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Music to Draw To: Satellite by Kid Koala

Kid Koala

Music to Draw To: Satellite

Release Date: Jan 20, 2017

Genre(s): Electronic, Ambient, Pop/Rock, Alternative/Indie Rock, Indie Electronic, Ambient Pop

Record label: Arts & Crafts


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Album Review: Music to Draw To: Satellite by Kid Koala

Great, Based on 5 Critics

Exclaim - 90
Based on rating 9/10

If you're looking for a word to describe Canadian turntablist/visual artist/composer extraordinaire Eric San (a. k. a.

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AllMusic - 80
Based on rating 8/10

Innovative turntablist and graphic novelist Kid Koala (Eric San) has used the title Music to Draw To for a series of winter events, during which he plays slow, quiet records suitable for concentration while working on a project. Over time, the events have incorporated original instrumentation, resulting in live ambient compositions. With his wondrous 2017 release Music to Draw To: Satellite, San has expanded the concept into a full album, forgoing his usual style of whimsical sample collage for a deeply reflective set of ambient pop songs.

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PopMatters - 70
Based on rating 7/10

One could be forgiven for being somewhat perplexed, and perhaps even a bit skeptical, upon encountering a collaboration between two such disparate artists as Kid Koala and Emiliana Torrini. Kid Koala, he of the magical talking turntables and endlessly goofy sense of humor. Emiliana Torrini, she of the haunting voice summoning up visions of her glacial, windswept Icelandic homeland.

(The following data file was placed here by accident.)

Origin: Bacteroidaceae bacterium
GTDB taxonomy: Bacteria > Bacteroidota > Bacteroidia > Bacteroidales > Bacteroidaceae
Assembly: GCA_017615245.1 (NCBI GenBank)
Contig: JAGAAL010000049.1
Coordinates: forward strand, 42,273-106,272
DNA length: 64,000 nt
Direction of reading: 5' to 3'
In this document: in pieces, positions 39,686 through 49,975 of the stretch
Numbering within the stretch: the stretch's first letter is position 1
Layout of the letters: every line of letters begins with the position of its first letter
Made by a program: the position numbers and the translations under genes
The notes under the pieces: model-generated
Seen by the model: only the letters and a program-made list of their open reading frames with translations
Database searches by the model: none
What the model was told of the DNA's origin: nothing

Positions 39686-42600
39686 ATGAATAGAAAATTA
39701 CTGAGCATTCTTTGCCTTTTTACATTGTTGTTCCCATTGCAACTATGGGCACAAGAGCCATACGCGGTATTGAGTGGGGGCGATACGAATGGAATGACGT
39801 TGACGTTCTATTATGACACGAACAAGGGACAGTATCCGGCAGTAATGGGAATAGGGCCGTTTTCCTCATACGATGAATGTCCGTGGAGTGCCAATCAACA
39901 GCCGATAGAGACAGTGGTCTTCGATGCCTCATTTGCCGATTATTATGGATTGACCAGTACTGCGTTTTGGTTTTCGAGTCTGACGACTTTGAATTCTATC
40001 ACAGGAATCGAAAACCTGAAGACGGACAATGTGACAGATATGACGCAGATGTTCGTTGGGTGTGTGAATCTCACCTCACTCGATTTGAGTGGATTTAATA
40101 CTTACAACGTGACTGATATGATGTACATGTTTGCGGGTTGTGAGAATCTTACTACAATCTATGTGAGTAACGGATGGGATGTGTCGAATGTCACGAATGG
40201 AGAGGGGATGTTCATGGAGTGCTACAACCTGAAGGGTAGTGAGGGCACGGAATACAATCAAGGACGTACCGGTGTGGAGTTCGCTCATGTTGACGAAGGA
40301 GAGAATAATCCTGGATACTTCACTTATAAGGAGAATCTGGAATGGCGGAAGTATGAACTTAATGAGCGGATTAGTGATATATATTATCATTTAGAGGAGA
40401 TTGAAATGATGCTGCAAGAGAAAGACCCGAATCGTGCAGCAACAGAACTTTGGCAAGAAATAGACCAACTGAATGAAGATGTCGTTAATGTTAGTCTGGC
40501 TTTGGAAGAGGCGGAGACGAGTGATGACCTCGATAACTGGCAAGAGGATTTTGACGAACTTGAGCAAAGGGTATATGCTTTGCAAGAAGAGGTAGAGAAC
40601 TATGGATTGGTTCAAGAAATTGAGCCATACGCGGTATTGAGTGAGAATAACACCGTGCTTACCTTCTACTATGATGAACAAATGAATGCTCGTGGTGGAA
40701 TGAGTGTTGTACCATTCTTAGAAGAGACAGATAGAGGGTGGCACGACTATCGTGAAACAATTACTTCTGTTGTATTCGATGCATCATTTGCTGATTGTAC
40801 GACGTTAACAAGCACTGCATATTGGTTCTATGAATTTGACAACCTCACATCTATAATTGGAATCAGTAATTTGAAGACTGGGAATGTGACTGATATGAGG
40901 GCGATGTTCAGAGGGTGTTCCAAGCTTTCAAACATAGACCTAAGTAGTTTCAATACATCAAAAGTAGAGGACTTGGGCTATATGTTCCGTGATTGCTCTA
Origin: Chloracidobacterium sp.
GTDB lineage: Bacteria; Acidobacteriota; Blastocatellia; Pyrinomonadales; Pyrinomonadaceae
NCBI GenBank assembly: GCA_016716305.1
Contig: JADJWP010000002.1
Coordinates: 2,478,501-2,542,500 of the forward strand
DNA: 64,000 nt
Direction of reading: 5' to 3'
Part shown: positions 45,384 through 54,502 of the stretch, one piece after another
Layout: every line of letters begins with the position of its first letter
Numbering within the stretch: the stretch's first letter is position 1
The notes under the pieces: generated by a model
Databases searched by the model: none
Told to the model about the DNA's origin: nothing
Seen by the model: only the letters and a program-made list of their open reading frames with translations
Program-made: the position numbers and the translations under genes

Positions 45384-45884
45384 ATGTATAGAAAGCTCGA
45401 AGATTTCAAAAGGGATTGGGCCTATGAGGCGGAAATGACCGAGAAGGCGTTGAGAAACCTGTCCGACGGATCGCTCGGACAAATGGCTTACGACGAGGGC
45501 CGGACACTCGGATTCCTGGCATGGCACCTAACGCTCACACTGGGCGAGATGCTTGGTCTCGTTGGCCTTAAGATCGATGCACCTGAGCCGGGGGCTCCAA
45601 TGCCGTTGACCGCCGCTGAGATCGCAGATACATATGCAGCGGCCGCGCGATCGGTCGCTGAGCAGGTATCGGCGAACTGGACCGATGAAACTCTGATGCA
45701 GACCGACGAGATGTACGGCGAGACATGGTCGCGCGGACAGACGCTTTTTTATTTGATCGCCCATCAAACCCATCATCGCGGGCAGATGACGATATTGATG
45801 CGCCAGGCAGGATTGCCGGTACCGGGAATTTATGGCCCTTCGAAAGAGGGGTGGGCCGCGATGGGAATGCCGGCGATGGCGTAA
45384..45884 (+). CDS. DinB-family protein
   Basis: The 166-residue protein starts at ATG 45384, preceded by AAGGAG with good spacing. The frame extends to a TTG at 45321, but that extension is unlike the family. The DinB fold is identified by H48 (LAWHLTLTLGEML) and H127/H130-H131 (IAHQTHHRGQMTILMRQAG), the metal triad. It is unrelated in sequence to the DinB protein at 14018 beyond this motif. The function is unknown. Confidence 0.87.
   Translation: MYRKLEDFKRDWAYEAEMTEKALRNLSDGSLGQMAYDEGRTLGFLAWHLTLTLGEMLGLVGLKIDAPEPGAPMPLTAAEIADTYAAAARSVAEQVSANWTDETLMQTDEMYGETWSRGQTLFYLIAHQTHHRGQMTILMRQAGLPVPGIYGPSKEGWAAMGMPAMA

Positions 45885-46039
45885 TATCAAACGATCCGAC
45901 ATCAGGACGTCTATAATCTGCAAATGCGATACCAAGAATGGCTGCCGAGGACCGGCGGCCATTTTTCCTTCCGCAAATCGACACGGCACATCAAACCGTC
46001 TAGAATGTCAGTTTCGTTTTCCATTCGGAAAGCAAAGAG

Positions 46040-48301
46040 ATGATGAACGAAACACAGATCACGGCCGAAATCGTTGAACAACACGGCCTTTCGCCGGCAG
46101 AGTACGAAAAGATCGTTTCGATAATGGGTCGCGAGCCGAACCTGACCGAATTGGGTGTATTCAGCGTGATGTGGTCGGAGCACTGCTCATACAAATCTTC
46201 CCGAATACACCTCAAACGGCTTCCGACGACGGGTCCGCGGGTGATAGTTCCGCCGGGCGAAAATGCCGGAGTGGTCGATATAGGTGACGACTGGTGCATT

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Pitchfork - 63
Based on rating 6.3/10

Kid Koala rose to fame in the early ’00’s as a DJ, or what today might more accurately be called a turntablist. His skill set is decidedly a traditional one: scratching, beat juggling, manipulating vinyl in real time. His signature move—adjusting the pitch of individual notes by hand in order to coax warped, theremin-like sounds out of records—extends the metaphor of turntable-as-instrument further than just about any other DJ has managed.

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NOW Magazine
Opinion: Fairly Good

The ambient pop of this Kid Koala album might come as a shock to those who still see the Canadian musician as a mischievous scratch DJ. While there may be turntables somewhere on this recording, those techniques take a backseat to droning synthesizer washes and reverb-drenched piano chords. There are barely any beats, and for the first time in his career, many of the tracks feature guest vocals, courtesy of Icelandic singer/songwriter Emilíana Torrini.

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